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Key considerations for disease- modifying Parkinson’s disease trials

‘Lessons learnt from Alzheimer’s trials could help in Parkinson’s drug development’

HaichenPeter

By Dr Peter Schueler, Senior Vice President, Drug Development Services and Haichen Yang, Vice President, Global Therapeutic Lead, both at CNS, ICON plc

Parkinson’s disease is the second most common neurodegenerative disorder after Alzheimer’s. The anti-Parkinson medications available primarily promote dopamine levels in the brain to compensate for the loss of dopamine due to neurodegeneration. Beside the still-existing need to better manage symptoms in advanced stages of the disease, there is an even greater need to develop neuro- protective or neuroregenerative therapies that will slow, stop or reverse disease progression.

The design of such neuroprotective studies may benefit from the lessons learned in studies in the most common neurodegenerative disease, Alzheimer’s. Target early disease stages: It is probably true for all neurodegenerative diseases that symptoms only occur when more than 70% of the relevant nerve cells are already gone. This seems to be a ‘point of no return’ for neuroprotection. Neuroregenerative therapies that may still work at such a late stage are not yet on the horizon.

Make sure the study population is sufficiently homogeneous, eg through imaging such as DaT-SPECT: with more precise diagnostic tools, it becomes evident that a clinical diagnosis of Parkinson’s disease (PD) may be wrong in about 15% of cases. In very targeted therapies, these 15% would most probably be non-responders, thus decreasing the effectiveness of a clinical trial.

Don’t rush into costly, large, phase 3 studies. Take the time to explore preliminary evidence of efficacy, suitable therapeutic dosage ranges and proper patient population in phase 2 clinical development. Adaptive design at phase 2 development can be a very effective approach to explore dosage range and provide insightful information. For instance, initiate a study with multiple doses, then remove inefficacious or intolerable dosage levels, and/or adjust patient numbers in different dosage groups based on interim analysis.

Explain to study subjects and caregivers they can’t expect improvements of PD symptoms, although they may benefit from a slower disease progression over time. In contrast to most other drug trials, the study subjects would not see any effect, even if they are in the active treatment group. However, they may experience adverse reactions. If this is not clearly communicated upfront, high study drop-out rates or (even worse) undisclosed low adherence to any oral therapy would be the consequence.

Take special measures to ensure adherence to the investigation product for non- injectable therapies. This is mandatory for all long-lasting prophylactic treatments. Published adherence in migraine-prophylaxis (as a comparable indication) indicates 92.6% adherent at one month, 40.7% at two months, 30.9% at three months, 24.8% at four months, 24.3% at five months and 20.8% at six months. Imagine a clinical trial with only 20% taking the medication as planned prior to the final assessments in month six – and even less after 12 months. It’s no surprise that many such studies fail. Preventive measures include: a) a daily medication reminder via text messaging; b) at each visit, site staff should discuss the importance of adherence with the subject and caregiver; c) a Patient Workbook that covers the background of a prophylactic treatment. Based on literature, education will help to maintain high adherence. Patients who received education were 96% adherent at six months; with no education, adherence was 58.5% at six months. A more technical solution is the use of control tools, such as drug dispensers with a pill count chip, or smartphone apps which document pill intake.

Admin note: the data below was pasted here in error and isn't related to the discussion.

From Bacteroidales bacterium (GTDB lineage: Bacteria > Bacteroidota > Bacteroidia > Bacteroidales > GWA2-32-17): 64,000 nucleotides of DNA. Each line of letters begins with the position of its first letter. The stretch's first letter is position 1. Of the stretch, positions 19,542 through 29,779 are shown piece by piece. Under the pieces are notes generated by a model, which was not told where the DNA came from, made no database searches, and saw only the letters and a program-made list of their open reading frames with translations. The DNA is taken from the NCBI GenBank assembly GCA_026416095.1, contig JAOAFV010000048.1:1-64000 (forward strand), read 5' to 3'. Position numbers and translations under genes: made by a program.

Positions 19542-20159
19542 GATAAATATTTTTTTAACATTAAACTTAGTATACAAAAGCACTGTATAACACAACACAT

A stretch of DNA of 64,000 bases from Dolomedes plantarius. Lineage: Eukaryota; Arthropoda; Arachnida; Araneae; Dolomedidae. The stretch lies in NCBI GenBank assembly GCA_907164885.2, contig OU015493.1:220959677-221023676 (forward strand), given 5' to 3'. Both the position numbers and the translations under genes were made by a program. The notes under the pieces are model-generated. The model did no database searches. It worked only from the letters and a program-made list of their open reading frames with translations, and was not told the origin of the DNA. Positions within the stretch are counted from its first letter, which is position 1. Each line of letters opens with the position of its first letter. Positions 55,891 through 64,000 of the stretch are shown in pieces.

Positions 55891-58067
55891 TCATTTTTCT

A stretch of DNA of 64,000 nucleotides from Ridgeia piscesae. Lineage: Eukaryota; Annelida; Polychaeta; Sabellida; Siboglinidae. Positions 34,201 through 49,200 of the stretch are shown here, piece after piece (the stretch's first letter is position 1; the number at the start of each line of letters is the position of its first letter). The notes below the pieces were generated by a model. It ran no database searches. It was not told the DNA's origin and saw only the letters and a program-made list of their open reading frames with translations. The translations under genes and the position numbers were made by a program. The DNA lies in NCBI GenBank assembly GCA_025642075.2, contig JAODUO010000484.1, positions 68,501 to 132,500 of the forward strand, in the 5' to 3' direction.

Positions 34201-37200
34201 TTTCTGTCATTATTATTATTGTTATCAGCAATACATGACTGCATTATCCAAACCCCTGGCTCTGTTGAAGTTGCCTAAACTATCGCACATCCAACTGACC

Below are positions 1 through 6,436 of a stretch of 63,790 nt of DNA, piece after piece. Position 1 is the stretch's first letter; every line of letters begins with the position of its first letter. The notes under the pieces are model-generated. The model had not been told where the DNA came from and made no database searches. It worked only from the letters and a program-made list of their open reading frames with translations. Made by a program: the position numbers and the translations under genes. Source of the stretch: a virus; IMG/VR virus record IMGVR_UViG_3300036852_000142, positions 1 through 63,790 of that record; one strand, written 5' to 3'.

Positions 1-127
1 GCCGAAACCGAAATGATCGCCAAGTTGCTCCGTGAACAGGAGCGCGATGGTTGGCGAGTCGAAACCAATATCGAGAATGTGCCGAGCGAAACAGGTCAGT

Do not rely on biomarkers (such as pathological forms of α-Synuclein), but put clinical outcomes as an endpoint in phase 2 trials. If the validity of a biomarker is not fully proven, it should not be used to take milestone-related decisions in the development plan. The amyloid hypotheses let many companies invest billions in phase 3 studies (which all failed), based only on a reduction of amyloid burden in phase 2. Today, innovative, digital endpoints make it much easier to reliably assess motor function as a clinical outcome, also in phase 2, with sufficient power. There are a number of devices that have been developed to measure symptoms such as tremor, bradykinesia and dyskinesia, eg Great Lake Neurotechnology’s Kinesia One and Kinesia 360, but also from MC10, BioSensics, Kinesis, Moticon, Mc Roberts etc. Taking all these lessons learned into consideration should markedly lower the risk of a false negative result in clinical trials for disease-modifying therapies against Parkinson’s.

In association with

ICOn

13th November 2018

From: Regulatory

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